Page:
That clashes between values represents the essence of freedom, not the loss of it, is anathema to the current tone of debate in many democracies. Absolutes appear to be colliding, moderation appears in retreat.
Similarly, the belief that trade-offs and compromise are the essence of political choices, not their failure, would find little support in bitter debates that apparently only allow binary choices.
These precepts were advocated by Isaiah Berlin in letters, lectures and essays in a life that spanned the Russian Revolution, the Cold War and academic life at Oxford University. His literary output was vast.
The selected writings of Berlin stretched to four volumes and his letters a further four.
A crucial theme was to warn against the dangers of simple claims based on the promise of a perfect future. Uncertainty, diversity and competing views were recognized as the hallmarks of political existence.
Criticism that this book is too intricate to act as an introduction would be to judge it against a role that it never claims to fill
The appropriate tone for responding to these features is humility. The most effective response to often incompatible claims is an appreciation of freedom and political agency, and a stoic acceptance of the inevitable frustrations.
These claims were not easily distilled from his writing. Essays and lectures were his literary medium with a style frequently excessively florid.
But while he never wrote a single book, his committed editor has now done so with In search of Isaiah Berlin, A Literary Adventure.
Henry Hardy makes high claims for his author, that he was a genius. The author points to Berlin’s ‘incisive intelligence’ and ‘intense engagement with the topic at hand’ as evidence of this claim.
These, and other traits, evidence an extraordinary intellect. That they were evidence of genius is a tougher claim to sustain.
Berlin accepts the need for editorial support, acknowledging that ‘in the vast chaos of my scattered papers there must be items which cannot be understood without some knowledge of what and whence and why’.
Accepting this challenge the author writes that he ‘opened the door . . . to a country full of undreamt-of riches’.
Hardy attempts to open the door to the reader through two narrative strands. The first is the story of his work as an editor. The second is an analysis of his subject’s philosophy of pluralism and religious belief.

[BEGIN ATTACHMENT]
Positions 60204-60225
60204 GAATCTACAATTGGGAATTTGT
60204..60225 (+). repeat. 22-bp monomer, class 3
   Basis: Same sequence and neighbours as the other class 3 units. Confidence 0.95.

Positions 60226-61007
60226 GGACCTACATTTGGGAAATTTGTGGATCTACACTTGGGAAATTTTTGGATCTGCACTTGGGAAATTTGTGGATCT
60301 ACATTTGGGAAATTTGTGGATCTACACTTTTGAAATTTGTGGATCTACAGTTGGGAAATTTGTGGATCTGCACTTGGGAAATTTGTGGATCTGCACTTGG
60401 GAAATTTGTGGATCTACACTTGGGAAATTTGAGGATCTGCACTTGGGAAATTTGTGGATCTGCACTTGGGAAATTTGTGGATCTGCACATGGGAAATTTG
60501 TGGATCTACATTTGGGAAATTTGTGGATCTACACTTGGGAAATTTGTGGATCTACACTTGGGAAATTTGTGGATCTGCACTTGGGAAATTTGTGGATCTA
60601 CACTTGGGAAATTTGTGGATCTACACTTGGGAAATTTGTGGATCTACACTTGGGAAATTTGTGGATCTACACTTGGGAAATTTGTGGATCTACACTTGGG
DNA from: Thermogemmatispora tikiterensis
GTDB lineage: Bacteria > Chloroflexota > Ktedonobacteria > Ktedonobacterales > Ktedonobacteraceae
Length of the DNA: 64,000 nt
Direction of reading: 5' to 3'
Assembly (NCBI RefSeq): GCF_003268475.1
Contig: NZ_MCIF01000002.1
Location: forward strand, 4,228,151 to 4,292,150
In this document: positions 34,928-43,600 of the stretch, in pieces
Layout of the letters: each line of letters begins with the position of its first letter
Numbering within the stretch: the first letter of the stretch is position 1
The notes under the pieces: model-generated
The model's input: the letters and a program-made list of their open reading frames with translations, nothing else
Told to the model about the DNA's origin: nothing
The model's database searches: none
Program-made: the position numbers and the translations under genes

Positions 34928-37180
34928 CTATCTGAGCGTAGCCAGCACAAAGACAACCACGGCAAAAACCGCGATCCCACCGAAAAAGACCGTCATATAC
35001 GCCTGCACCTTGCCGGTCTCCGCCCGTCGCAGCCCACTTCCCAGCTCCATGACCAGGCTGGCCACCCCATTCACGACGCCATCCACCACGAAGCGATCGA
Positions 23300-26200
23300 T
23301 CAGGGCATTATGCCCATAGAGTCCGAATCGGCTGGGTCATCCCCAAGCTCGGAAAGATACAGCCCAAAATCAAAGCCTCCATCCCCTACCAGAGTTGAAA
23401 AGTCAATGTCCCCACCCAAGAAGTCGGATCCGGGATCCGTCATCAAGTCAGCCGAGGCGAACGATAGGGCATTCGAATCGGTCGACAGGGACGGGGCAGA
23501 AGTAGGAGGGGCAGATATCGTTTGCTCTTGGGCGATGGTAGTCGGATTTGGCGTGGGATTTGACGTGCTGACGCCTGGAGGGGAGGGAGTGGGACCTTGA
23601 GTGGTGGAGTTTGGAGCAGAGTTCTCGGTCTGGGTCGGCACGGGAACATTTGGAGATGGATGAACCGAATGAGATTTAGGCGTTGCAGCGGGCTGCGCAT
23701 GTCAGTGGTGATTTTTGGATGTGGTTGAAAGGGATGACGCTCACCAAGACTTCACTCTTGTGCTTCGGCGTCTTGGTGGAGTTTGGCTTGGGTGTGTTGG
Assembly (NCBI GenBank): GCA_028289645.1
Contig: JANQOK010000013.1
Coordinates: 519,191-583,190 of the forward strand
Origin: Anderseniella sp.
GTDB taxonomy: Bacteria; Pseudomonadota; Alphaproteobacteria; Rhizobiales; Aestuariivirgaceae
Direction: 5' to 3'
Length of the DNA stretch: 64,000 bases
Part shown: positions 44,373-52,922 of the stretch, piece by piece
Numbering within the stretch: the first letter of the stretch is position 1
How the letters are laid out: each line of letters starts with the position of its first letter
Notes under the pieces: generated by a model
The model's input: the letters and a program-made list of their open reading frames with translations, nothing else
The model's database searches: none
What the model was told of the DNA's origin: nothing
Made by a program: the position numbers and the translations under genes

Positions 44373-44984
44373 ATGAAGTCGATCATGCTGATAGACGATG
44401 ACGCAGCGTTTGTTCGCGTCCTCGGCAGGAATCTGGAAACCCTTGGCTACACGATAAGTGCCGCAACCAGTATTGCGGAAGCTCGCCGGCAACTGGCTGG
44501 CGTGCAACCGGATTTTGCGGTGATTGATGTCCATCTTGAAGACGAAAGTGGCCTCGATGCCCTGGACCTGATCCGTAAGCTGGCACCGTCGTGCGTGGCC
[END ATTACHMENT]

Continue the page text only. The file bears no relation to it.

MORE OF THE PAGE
freedom of will and the role of human agency is central to making choices between competing ends and values
Either will only be of interest to a reader already familiar with the philosophy of Berlin. A curious reader should start elsewhere, with his essays on liberty or political leaders such as Churchill and Roosevelt.
Those seeking an introduction of his life should look to the biography by Michael Ignatieff.
But criticism that this book is too intricate to act as an introduction would be to judge it against a role that it never claims to fill. The intellectual thrill of the accuracy of a footnote is the stuff of this work.
Hardy writes that his author ‘had always needed intellectual impresarios to help him realise his full authorial potential, and he needed one now above all’.
Scaffolding of scholarship
This impresario role is explained by reference to key publications. Distilling a vast amount of material was a demanding and exhilarating intellectual experience. Hardy writes of the thrill of examining new texts in a ‘breathless, trembling, cursory fashion’.
He admits to both loving and fearing his author. Both are easy to understand. The ebullience and charm of Berlin is evident in his correspondence.
Hardy is candid about the fear, it ‘stemmed from his power over me’. Personal difficulties are hinted at that cannot have made this easy to manage.
The last paragraph of the book concludes with reference to debilitating depression. The break up of his marriage receives glancing reference.
The challenges of summary or certainty are hinted at in the title of this work. For the author to still be in search of Berlin hints at inconclusively, at an intellectual quest yet to be completed.
This is acknowledged by Hardy, when in referring to correspondence with his author he writes that ‘I hope that our exchanges will enable readers to understand his view better than I have so far managed to do’.
The admission is honest, but the sense that the author is still seeking to understand lingers through this text, at the eventual cost to the reader who seeks clarity.
A central theme of the philosophy of Berlin is acknowledged, that freedom of will and the role of human agency is central to making choices between competing ends and values.
But, this is at the expense of fully exploring other concepts that Berlin vividly interrogated, such as the nature of freedom and the risks of totalitarianism. These are significant omissions.
The scaffolding of scholarship is the well referenced claim and the definitive footnote. This book is a testament to the unsung effort behind their creation.
Paschal Donohoe is the Minister for Finance, Public Expenditure and Reform